The Google Apps blog announced that Google will drop support for Internet Explorer 9, now that Internet Explorer 11 is available. "We support the latest version of Google Chrome (which automatically updates whenever it detects that a new version of the browser is available) as well as the current and prior major release of Firefox, Internet Explorer and Safari on a rolling basis. Each time a new version of one of these browsers is released, we begin supporting the update and stop supporting the third-oldest version."
This policy is great for Chrome and Firefox, which automatically update to the latest version of the browser. This way, most users run the latest version of Chrome and Firefox, they get the latest features and security updates. The policy is not useful for Internet Explorer, which doesn't update automatically and has limited OS support. Starting from 2011, Microsoft updated Internet Explorer every year and each new release added support for more web technologies and made the browser faster. IE9 was released in 2011, IE10 was released in 2012 with Windows 8 and IE11 was released last month with Windows 8.1.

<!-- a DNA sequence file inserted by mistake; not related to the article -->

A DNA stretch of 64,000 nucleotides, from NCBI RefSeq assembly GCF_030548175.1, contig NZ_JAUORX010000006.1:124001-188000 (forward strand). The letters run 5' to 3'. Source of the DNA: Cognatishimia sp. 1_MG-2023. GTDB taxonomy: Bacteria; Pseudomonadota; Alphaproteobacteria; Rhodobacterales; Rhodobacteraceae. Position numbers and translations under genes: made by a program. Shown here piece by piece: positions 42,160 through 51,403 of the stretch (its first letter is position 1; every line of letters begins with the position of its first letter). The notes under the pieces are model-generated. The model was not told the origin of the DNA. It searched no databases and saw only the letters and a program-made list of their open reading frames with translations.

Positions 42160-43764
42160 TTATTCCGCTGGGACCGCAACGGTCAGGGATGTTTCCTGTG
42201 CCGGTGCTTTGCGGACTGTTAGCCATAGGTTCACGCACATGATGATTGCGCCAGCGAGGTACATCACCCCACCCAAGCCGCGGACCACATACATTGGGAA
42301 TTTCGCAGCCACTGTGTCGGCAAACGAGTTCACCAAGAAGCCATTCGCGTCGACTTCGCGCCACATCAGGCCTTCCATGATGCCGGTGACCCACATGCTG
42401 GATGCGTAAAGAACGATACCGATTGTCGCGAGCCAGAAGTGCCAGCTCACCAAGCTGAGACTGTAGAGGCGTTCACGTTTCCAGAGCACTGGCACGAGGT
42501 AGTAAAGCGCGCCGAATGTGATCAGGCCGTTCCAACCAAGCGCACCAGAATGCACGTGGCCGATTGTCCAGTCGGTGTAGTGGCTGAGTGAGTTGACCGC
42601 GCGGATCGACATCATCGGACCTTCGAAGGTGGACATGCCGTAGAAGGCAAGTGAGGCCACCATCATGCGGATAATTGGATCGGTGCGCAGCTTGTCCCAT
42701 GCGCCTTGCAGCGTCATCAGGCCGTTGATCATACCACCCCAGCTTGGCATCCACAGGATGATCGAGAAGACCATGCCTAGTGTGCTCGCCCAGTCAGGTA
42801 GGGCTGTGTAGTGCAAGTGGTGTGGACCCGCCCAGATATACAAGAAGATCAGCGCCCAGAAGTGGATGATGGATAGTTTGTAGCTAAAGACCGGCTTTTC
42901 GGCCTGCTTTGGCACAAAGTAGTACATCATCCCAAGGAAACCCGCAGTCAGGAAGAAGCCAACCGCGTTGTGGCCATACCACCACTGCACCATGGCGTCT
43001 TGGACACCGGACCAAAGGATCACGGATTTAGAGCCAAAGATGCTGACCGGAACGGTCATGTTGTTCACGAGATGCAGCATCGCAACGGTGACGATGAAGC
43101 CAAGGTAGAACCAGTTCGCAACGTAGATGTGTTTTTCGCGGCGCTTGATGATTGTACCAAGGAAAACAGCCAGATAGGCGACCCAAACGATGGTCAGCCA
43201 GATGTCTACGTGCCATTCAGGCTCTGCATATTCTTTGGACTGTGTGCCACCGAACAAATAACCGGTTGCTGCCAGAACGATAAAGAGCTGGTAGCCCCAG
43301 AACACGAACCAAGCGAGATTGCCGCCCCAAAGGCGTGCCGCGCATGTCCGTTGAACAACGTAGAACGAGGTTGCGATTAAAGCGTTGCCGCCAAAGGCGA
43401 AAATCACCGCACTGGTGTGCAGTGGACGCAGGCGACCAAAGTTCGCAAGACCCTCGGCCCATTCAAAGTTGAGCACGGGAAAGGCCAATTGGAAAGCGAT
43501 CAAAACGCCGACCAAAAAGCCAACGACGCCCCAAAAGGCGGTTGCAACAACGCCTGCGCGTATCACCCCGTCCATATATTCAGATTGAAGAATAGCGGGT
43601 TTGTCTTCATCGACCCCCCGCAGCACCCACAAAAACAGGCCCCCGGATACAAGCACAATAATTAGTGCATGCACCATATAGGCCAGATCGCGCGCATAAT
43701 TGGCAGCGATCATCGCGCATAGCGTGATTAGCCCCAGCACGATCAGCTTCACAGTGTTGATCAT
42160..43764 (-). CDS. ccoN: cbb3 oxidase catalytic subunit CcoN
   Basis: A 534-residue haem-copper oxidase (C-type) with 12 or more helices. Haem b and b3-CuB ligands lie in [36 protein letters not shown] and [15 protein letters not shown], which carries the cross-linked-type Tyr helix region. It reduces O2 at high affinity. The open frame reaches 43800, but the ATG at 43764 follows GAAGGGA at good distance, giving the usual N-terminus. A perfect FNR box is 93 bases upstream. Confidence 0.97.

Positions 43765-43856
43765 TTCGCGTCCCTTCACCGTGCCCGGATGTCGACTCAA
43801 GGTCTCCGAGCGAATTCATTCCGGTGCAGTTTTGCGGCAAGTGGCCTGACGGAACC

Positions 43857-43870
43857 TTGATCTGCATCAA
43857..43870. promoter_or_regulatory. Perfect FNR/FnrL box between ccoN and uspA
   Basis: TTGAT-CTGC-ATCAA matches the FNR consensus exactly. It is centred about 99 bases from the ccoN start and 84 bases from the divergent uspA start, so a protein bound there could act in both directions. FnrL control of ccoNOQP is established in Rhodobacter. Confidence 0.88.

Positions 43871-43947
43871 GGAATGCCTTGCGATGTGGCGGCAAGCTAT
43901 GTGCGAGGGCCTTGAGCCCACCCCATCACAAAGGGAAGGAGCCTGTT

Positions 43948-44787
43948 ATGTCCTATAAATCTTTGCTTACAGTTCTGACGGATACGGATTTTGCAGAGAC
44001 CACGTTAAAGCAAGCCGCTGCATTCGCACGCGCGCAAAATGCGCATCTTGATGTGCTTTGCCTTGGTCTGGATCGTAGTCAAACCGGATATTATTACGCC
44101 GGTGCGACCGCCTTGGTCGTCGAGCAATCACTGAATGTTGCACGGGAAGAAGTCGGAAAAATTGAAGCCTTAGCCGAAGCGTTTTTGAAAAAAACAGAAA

IE11 is only officially available for Windows 8.1. There's a release preview for Windows 7, but that's mostly for developers. Windows 7 and Windows XP are still the most popular Windows versions, so IE11's market share is pretty low.
According to StatCounter, IE10 is the most popular IE version (12.42%), followed by IE8 (9.45%) and IE9 (5.88%). They're low percentages, but this means that Google's apps only support one of the top 3 IE versions and less than half of the IE users will be able to use Google's services without issues.
"Google's test plans have been adjusted to now stop all testing and engineering work related to Internet Explorer 9 (IE9), as Internet Explorer 11 (IE11) was released on 17 October 2013. End users who access Gmail and other Google Apps services from an unsupported browser will be notified within the next few weeks through an in-product notification message or an interstitial pages with information about modern browsers and how to upgrade to them."
Supporting old browsers is a lot of work. Instead of spending time testing sites in old browsers and fixing bugs, you could add new features. Still, Google's policy seems to target IE's fragmentation and force users to switch to other browsers that are updated more frequently (Chrome and Firefox).
Android has a much bigger fragmentation problem than Internet Explorer. Supporting only the latest 2 Android releases (4.3 and 4.4) would mean targeting less than 3% of the Android devices. The most popular Android release is always 3 or 4 versions behind.